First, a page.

Lower Carboniferous rocks are conformable on Upper Devonian strata. Indeed, lowermost strata currently assigned lithostratigraphically to the basal Carboniferous Kinnesswood Sandstone Formation (KNW) may be latest Devonian in age. Rocks assigned to the Kinesswood Formation also lie unconformably on Dalradian strata where they crop out to the north of the HBFZ in the south-west of the sheet, west of Gualann [NN 459 945] and north of Breac Leac [445 933]. Carboniferous lithologies are dominated by sandstone and subordinate mudstone deposited in fluviodeltaic, lacustrine and shallow marine environments. Locally developed pedogenic horizons, nodular limestone and dolostone, gypsum and halite pseudomorphs indicate fluctuating water-table levels and subaerial exposure under hot, humid conditions.

Bedrock deposits postdating the lower Carboniferous are absent from the district. For most of the Mesozoic and Cainozoic this part of Scotland was a landmass, but a lack of preserved sediments means that little is known of its detailed geological history during this time.

Repeated glaciation occurred during the Quaternary, but only deposits resulting from the Dimlington Stadial (about 27 000–13 000 years ago) and Loch Lomond Stadial (11 000–10 000 years ago) are confirmed in the district. During the Dimlington Stadial, the U-shaped glens were created or deepened and spreads of till were deposited. In the Balfron district, the till was moulded into drumlins. During the intervening Windermere Interstadial, 13 000 to 11 000 years ago, the amelioration in climate resulted in retreat of the ice and the deposition of thick marine silt and clay when the sea flooded the valleys of the Forth and Endrick.

A sharp deterioration in the climate at about 11 000 years ago (Loch Lomond Stadial) resulted in the growth of a new, but short-lived ice-sheet centred on Rannoch Moor. This sheet reached the Aberfoyle district in the form of valley glaciers that coalesced and spread out onto the lower-lying ground. Within the district, the extent of these glaciers and stillstands during their retreat is now marked by prominent terminal moraines in the district. Glacial meltwater deposits related to retreat and decay of the Loch Lomond Stadial ice are abundant. Most notable is the deltaic terminal moraine complex of the Loch Lomond glacier, which contains the largest deposits of glaciofluvial sand and gravel within the district.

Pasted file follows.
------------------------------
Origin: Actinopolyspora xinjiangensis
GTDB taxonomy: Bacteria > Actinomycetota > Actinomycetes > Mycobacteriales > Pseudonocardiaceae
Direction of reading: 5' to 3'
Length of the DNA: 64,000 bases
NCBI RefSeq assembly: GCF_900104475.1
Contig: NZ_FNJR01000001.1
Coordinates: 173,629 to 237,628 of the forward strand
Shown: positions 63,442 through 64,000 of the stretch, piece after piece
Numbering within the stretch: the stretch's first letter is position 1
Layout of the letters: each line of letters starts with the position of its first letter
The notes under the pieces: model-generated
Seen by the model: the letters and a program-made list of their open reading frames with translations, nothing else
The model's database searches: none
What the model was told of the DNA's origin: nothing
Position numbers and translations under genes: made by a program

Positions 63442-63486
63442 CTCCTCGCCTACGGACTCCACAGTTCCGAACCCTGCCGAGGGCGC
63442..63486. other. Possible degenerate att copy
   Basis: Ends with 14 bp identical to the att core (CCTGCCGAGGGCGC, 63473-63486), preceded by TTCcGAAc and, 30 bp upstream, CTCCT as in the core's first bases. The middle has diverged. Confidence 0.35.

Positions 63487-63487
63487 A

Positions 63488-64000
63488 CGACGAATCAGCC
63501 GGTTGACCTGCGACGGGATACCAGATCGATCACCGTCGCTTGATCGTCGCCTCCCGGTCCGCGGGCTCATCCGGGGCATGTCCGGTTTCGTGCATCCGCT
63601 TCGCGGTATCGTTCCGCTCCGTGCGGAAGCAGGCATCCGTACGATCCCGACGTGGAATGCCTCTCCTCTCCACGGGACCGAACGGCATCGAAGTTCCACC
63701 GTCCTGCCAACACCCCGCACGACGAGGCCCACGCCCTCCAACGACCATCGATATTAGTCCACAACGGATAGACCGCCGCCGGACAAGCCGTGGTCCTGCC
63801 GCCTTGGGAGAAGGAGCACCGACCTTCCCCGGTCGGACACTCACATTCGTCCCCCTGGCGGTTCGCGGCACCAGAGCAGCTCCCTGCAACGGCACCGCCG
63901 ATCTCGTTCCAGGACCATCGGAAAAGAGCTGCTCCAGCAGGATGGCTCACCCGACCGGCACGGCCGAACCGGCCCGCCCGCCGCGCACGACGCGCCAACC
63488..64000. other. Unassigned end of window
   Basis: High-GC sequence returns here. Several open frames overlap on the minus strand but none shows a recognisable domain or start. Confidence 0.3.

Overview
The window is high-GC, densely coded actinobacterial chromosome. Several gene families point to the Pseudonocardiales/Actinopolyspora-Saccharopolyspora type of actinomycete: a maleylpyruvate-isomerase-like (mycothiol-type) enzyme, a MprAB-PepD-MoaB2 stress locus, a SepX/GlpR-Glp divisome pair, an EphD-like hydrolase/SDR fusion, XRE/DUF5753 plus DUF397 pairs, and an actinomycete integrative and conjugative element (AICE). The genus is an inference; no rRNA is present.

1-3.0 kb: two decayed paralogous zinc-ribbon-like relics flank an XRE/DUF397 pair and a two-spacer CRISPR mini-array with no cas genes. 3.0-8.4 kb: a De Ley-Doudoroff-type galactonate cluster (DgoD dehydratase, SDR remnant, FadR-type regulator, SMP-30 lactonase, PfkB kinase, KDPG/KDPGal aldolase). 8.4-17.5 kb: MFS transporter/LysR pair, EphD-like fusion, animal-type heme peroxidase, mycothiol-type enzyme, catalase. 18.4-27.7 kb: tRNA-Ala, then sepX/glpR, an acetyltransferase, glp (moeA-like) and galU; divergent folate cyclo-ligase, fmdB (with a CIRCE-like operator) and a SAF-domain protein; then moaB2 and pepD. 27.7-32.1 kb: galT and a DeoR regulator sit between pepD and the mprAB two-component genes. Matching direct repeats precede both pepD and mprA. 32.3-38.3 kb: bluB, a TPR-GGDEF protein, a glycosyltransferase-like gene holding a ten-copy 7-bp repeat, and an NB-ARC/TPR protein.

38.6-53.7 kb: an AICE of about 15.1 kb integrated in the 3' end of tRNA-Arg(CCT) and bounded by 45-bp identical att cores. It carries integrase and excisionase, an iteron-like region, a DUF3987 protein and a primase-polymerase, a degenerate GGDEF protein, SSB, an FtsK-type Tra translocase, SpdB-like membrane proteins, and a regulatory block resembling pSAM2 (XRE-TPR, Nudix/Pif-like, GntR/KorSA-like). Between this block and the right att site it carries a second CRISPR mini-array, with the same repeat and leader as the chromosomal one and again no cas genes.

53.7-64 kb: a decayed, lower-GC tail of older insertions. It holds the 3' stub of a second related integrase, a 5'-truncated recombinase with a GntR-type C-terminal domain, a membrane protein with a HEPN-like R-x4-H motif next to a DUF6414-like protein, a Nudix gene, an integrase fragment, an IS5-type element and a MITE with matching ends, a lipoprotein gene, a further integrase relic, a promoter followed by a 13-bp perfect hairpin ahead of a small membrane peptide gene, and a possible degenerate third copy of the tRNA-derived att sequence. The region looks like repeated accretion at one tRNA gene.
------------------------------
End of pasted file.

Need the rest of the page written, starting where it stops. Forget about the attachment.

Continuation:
With the improvement in climate from 10 000 years ago, the sea flooded the land that had been depressed by ice in the Forth valley and Loch Lomond. This marine incursion resulted in the formation of beach deposits some 10 m above the current sea level. As isostatic rebound of the land occurred, the sea level fell and peat was deposited in the upper Forth valley. However, with the melting of the North American ice sheet about 8 000 years ago, the sea inundated the Forth again, laying down extensive deposits of silt and clay that buried most of the earlier peat deposits. Peak sea levels (transgressive maximum) occurred about 6 800 years ago. The silt and clay deposited by the flooding events of the Forth have given rise to the very flat ‘carse’ topography characteristic of the central south-eastern part of the district.


  1. Strachan, R A, Smith, M, Harris, A L, and Fettes, D J. 2002. The Northern Highland and Grampian Terranes. 81–147 in The Geology of Scotland (Forth edition). Trewin, N H (editor). (London: The Geological Society.)
  2. Halliday, A N, Graham, C M, Aftalion, M, and Dymoke, P. 1989. The depositional age of the Dalradian Supergroup: U-Pb and Sm-Nd isotopic studies of the Tayvallich Volcanics, Scotland. Journal of the Geological Society of London, Vol. 146, 3–6.
  3. Dempster, T J, Rogers, G, Tanner, P W G, Bluck, B J, Muir, R J, Redwood, S D, Ireland, T E, and Paterson, B A. 2002. Timing of deposition, orogenesis and glaciation within the Dalradian rocks of Scotland: constraints from U-Pb zircon ages. Journal of the Geological Society of London, Vol. 159, 83–94.
  4. Burt, C E. 2002. Sedimentary environments and basin evolution of the upper Dalradian: Tayvallich Subgroup and Southern Highland Group. Unpublished PhD thesis, Kingston University.
  5. Shackleton, R M. 1957. Downward facing structures in the Highland Border. Quarterly Journal of the Geological Society of London, Vol. 117, 131–157.
  6. Mendum, J R, and Fettes, D J. 1985. The Tay nappe and associated folding in the Ben Ledi-Loch Lomond area. Scottish Journal of Geology, Vol. 21, 41–56.
  7. Stephenson, D, and Gould, D. 1995. The Grampian Highlands (Forth edition). British Regional Geology. (London: HMSO for the British Geological Survey.)